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The Cid   By: (1606-1684)

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[Transcriber's note: This text is no longer copyrighted; original copyright note preserved for accuracy.]

Handy Literal Translations

CORNEILLE'S

THE CID

A Literal Translation, by

ROSCOE MONGAN

1896, BY HINDS & NOBLE

HINDS, NOBLE & ELDREDGE, Publishers,

31 33 35 West Fifteenth Street, New York City

PREFACE.

Cid Campeador is the name given in histories, traditions and songs to the most celebrated of Spain's national heroes.

His real name was Rodrigo or Ruy Diaz (i.e. "son of Diego"), a Castilian noble by birth. He was born at Burgos about the year 1040.

There is so much of the mythical in the history of this personage that hypercritical writers, such as Masdeu, have doubted his existence; but recent researches have succeeded in separating the historical from the romantic.

Under Sancho II, son of Ferdinand, he served as commander of the royal troops. In a war between the two brothers, Sancho II. and Alfonso VI. of Leon, due to some dishonorable stratagem on the part of Rodrigo, Sancho was victorious and his brother was forced to seek refuge with the Moorish King of Toledo.

In 1072 Sancho was assassinated at the siege of Zamora, and as he left no heir the Castilians had to acknowledge Alfonso as King. Although Alfonso never forgave the Cid for having, as leader of the Castilians, compelled him to swear that he (the Cid) had no hand in the murder of his brother Sancho, as a conciliatory measure, he gave his cousin Ximena, daughter of the Count of Oviedo, to the Cid in marriage, but afterwards, in 1081, when he found himself firmly seated on the throne, yielding to his own feelings of resentment and incited by the Leonese nobles, he banished him from the kingdom.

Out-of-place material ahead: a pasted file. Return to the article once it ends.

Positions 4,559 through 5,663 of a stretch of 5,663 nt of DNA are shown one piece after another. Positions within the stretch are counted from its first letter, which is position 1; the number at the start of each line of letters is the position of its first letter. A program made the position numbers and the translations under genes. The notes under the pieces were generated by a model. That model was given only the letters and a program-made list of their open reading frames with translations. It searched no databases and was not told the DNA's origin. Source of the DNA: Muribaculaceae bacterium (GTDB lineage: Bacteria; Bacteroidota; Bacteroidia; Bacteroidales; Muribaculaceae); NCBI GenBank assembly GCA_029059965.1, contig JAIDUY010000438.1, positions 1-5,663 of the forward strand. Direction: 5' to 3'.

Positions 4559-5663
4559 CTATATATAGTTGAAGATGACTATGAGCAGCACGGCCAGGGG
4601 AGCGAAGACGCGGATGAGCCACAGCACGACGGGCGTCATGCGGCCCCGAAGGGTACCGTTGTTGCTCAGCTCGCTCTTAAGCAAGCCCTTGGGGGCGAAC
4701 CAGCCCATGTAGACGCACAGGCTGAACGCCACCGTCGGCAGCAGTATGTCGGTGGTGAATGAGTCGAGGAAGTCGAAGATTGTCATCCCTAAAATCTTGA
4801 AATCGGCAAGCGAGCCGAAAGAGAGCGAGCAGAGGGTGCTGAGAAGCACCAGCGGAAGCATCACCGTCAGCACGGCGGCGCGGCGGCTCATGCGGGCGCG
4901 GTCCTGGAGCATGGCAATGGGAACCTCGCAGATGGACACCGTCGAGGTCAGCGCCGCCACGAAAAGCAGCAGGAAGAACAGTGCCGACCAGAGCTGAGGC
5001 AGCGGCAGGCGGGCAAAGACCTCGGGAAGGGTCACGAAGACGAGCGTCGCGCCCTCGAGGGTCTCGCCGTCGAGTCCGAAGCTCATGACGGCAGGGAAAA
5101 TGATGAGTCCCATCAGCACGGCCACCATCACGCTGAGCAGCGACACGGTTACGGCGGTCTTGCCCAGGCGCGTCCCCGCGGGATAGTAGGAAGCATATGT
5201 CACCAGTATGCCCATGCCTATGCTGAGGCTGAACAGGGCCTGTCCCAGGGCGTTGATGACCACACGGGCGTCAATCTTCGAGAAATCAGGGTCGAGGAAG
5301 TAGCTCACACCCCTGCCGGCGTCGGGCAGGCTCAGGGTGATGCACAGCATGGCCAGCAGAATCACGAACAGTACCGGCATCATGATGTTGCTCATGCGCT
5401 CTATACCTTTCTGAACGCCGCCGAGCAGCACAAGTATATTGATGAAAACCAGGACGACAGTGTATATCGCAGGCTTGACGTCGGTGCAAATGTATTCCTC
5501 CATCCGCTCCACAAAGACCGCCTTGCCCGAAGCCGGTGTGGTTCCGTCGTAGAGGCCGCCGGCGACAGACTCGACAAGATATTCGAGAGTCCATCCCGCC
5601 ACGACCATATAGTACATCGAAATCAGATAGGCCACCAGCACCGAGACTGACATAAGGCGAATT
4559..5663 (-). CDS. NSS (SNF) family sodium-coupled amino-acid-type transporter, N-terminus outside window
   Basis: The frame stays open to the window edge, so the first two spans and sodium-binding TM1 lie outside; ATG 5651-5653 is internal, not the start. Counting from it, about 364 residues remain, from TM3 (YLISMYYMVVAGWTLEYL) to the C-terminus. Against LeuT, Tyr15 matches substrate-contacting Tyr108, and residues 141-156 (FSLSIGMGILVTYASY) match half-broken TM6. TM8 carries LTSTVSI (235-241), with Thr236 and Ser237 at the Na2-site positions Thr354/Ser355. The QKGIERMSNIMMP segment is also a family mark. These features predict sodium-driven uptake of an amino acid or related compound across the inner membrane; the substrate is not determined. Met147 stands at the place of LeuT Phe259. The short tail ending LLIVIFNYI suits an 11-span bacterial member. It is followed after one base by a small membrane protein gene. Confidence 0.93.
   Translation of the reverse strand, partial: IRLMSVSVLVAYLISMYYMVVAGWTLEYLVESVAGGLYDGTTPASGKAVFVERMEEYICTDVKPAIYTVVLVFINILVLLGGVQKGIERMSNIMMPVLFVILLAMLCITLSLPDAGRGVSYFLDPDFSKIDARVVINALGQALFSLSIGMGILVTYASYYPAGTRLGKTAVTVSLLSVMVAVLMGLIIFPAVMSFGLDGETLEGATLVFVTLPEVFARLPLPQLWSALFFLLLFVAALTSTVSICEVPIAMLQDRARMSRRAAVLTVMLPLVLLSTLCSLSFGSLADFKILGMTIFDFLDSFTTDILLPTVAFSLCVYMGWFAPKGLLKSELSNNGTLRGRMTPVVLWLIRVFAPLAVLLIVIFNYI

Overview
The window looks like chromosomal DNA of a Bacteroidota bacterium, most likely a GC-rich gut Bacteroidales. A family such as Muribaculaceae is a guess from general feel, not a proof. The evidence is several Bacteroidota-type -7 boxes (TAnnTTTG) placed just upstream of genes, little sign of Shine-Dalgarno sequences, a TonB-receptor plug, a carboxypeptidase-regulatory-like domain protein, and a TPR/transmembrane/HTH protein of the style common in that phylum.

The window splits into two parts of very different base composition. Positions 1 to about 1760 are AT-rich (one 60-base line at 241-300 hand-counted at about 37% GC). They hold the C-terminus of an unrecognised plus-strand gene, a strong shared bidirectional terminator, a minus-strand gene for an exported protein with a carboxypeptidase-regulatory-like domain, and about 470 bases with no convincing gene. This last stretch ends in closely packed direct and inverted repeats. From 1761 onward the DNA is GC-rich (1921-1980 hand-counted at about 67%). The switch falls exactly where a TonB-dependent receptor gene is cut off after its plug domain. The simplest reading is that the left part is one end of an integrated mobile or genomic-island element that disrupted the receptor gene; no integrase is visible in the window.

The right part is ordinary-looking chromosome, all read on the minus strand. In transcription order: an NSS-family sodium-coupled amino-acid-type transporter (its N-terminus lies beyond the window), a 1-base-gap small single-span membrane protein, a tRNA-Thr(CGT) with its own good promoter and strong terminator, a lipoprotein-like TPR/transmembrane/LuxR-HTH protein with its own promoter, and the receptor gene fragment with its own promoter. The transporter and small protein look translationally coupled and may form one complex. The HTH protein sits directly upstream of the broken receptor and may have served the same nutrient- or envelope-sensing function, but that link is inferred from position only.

At the head of a large body of followers, the Cid joined the Moorish King of Saragossa, in whose service he fought against both Moslems and Christians. It was probably during this exile that he was first called the Cid, an Arabic title, which means the lord . He was very successful in all his battles.

In conjunction with Mostain, grandson of Moctadir, he invaded Valencia in 1088, but afterwards carried on operations alone, and finally, after a long siege, made himself master of the city in June, 1094. He retained possession of Valencia for five years and reigned like an independent sovereign over one of the richest territories in the Peninsula, but died suddenly in 1099 of anger and grief on hearing that his relative, Alvar Fañez, had been vanquished and the army which he had sent to his assistance had been defeated.

After the Cid's death his wife held Valencia till 1102, when she was obliged to yield to the Almoravides and fly to Castile, where she died in 1104. Her remains were placed by those of her lord in the monastery of San Pedro de Cardeña.

THE CID.

ACT THE FIRST.

Scene I. CHIMÈNE and ELVIRA.

Chimène. Elvira, have you given me a really true report? Do you conceal nothing that my father has said?

Elvira. All my feelings within me are still delighted with it. He esteems Rodrigo as much as you love him; and if I do not misread his mind, he will command you to respond to his passion.

Chimène. Tell me then, I beseech you, a second time, what makes you believe that he approves of my choice; tell me anew what hope I ought to entertain from it. A discourse so charming cannot be too often heard; you cannot too forcibly promise to the fervor of our love the sweet liberty of manifesting itself to the light of day. What answer has he given regarding the secret suit which Don Sancho and Don Rodrigo are paying to you? Have you not too clearly shown the disparity between the two lovers which inclines me to the one side?

Elvira. No; I have depicted your heart as filled with an indifference which elates not either of them nor destroys hope, and, without regarding them with too stern or too gentle an aspect, awaits the commands of a father to choose a spouse... Continue reading book >>




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